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Old apartheid flags never really die



Geoff Sifrin


But it keeps popping up elsewhere, in sinister contexts beyond our control. Such as in South Carolina in the United States, where a white supremacist killed nine black church-goers last week.

A furore over flags is raging in Charleston, South Carolina, after 21-year-old Dylann Roof murdered the congregants at Emanuel African Methodist Episcopal Church. Roof told his victims he had to kill blacks because they were “taking over”.

In a Facebook photo, he wore patches on his jacket depicting the apartheid-era South African flag, and the white-ruled Rhodesian flag. On his website called “Last Rhodesian”, he is seen bearing the Confederate battle flag used during the American Civil War, which had to do with southern states challenging the authority of the national government in prohibiting slavery.

Charleston has a special place in slave history – it imported more slaves from Africa than any other American city. The Civil War started there in 1861. It was the heart of the Confederacy. It also happens to have one of the oldest Jewish congregations in America, Kahal Kadosh Beth Elohim, founded in 1749 across the street from the oldest Catholic Church in the South, St Mary’s.

Given its racist connotations, it is amazing that the Confederate flag still flies proudly today on the grounds of South Carolina’s state capitol. Until 2000 it actually flew atop the Capitol dome, but in response to protests, lawmakers then moved it to a memorial to Confederate soldiers just outside the statehouse as part of a compromise according to which a monument to African-Americans was also added.

A flag is not just cloth and dye. People will march and be killed for what it represents – whether American, British, Spanish, Israeli, or any other flag. The issues sound familiar to those in South Africa around our symbols: Does a flag represent heritage or hate?

A Winthrop University poll found that 73 per cent of South Carolinian whites want the flag to remain where it is, while 61 per cent of blacks want it taken down. For some whites who trace their ancestry back to the Civil War, it represents heritage and pride. Chris Sullivan, a member of the Sons of the Confederacy says: “It’s a symbol of family and my ancestors who defended the state from invasion. It was about standing up to a central government.”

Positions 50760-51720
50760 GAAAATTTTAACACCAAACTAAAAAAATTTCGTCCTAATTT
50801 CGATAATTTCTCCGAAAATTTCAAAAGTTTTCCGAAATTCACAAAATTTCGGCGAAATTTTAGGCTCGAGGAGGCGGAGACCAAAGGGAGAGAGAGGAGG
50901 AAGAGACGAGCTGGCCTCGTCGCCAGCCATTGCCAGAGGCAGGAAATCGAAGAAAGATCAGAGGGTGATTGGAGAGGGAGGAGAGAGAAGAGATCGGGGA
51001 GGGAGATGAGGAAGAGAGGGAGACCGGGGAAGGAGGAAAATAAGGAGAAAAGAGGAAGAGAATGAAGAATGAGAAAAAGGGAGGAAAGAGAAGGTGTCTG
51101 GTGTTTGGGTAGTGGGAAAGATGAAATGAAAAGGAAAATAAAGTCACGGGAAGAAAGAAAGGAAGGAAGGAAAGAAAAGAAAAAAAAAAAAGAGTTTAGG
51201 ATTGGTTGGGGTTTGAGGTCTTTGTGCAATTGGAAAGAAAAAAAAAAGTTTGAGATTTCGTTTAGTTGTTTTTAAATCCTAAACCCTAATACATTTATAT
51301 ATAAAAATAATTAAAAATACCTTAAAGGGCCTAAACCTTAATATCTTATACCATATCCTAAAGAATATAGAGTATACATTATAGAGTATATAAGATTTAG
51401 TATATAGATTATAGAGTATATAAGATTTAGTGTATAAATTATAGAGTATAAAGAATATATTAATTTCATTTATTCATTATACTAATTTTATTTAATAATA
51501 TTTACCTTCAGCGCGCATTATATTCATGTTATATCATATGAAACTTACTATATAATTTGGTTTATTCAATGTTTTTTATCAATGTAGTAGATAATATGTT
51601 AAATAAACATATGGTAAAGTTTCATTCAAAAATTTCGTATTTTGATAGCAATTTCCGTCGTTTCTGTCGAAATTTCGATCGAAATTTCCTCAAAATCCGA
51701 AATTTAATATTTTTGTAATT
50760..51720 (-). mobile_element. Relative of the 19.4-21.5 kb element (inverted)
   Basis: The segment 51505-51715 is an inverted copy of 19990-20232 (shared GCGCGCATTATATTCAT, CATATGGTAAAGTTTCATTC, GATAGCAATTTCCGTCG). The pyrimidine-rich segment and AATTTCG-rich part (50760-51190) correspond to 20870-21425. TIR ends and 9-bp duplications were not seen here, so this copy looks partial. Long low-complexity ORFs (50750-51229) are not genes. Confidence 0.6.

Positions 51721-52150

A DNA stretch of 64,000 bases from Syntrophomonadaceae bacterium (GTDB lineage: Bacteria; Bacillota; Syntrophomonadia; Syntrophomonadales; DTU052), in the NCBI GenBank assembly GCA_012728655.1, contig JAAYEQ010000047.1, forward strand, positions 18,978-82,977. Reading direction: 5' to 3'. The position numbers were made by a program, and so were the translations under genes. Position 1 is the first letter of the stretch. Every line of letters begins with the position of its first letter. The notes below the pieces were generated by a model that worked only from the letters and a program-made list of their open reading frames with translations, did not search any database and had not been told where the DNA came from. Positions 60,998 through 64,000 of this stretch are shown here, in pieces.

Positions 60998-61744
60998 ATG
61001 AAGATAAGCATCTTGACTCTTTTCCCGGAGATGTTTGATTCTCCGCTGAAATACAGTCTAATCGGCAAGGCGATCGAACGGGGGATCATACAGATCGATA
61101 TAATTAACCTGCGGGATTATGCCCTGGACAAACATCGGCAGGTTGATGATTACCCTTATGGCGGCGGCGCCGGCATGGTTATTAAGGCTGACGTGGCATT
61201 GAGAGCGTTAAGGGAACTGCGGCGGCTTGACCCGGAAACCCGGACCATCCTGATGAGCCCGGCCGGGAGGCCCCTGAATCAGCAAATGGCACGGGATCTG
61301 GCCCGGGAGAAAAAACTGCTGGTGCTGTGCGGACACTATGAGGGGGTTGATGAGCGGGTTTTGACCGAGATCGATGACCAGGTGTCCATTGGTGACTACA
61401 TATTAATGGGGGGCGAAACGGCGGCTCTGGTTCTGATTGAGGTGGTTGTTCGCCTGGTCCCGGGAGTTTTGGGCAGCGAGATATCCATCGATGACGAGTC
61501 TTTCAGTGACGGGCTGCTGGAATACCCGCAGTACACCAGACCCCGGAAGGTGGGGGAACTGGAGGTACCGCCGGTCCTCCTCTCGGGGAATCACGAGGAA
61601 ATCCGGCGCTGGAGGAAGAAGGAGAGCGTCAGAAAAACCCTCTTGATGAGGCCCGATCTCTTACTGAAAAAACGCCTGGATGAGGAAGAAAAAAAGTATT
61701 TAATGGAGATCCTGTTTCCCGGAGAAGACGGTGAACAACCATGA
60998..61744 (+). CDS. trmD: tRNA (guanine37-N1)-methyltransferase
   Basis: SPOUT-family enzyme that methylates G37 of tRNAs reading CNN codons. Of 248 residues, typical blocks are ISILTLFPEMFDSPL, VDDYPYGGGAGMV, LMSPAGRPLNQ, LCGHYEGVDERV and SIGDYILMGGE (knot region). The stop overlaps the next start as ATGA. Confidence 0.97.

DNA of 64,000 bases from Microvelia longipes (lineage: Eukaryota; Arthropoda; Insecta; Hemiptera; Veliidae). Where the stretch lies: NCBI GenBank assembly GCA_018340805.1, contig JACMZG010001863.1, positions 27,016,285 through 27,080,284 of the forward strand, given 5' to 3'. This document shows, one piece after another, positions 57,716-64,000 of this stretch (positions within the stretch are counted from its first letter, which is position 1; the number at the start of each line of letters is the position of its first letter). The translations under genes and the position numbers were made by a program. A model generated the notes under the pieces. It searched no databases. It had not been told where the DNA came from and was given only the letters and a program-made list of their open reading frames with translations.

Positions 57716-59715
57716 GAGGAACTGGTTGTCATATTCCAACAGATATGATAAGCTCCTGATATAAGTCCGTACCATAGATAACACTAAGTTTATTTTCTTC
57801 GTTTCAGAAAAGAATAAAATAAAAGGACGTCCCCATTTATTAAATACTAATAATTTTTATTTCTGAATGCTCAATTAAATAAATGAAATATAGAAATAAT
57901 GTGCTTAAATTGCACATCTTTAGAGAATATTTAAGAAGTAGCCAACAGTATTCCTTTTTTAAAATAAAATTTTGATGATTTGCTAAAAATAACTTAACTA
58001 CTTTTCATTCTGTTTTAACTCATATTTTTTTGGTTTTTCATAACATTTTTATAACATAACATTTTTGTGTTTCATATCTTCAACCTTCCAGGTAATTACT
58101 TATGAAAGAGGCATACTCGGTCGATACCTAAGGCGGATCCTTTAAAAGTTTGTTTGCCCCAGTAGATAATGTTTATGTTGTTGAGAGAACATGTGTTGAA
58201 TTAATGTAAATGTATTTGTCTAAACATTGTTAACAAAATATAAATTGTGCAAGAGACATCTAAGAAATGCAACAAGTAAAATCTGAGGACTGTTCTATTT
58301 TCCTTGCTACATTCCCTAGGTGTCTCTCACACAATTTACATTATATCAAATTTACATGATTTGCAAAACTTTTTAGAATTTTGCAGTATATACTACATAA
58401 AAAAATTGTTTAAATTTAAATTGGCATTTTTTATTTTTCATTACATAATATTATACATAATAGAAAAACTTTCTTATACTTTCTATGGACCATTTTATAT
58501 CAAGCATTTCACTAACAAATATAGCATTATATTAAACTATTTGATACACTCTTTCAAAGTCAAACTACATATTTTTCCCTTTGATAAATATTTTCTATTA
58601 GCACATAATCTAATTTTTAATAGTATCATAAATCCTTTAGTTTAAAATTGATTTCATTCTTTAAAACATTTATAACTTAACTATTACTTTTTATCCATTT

Some South Africans feel pride towards the flags of Boer republics which were incorporated into the old SA flag, saying that that is part of who they are and it symbolises their own freedom that they fought bravely for.

The white supremacist movement is international and growing, warned commentator Richard Cohen, president of the Southern Poverty Law Centre in the New York Times this week: “Americans tend to view attacks like the mass murder in Charleston as isolated hate crimes [by] a deranged racist or group of zealots… unconnected to a broader movement.”

But Roof was expressing sentiments that unite white nationalists from the United States and Canada to Europe, Australia and New Zealand. The end of white rule in Rhodesia and South Africa, they believe, foreshadowed an apocalyptic future for all white people: a “white genocide” that “must be stopped before it’s too late”.

A white supremacist mantra appears on billboards in the American South and in Internet chat rooms, condemning multiculturalism and proclaiming: “Diversity = White Genocide”. A neo-Confederate group, the League of the South, calls for laws against interracial marriage.

White supremacists displaying the apartheid-era South African flag, have participated in “White Man Marches” to raise awareness.

Lowering the South African apartheid flag in 1994 did not erase it, nor confine it only to museums or heritage sites, or even keep it within our own borders. Sadly, we have not seen the last of it, nor the impossible conundrums which racism creates.


Geoff Sifrin is former editor of the SAJR. He writes this column in his personal capacity


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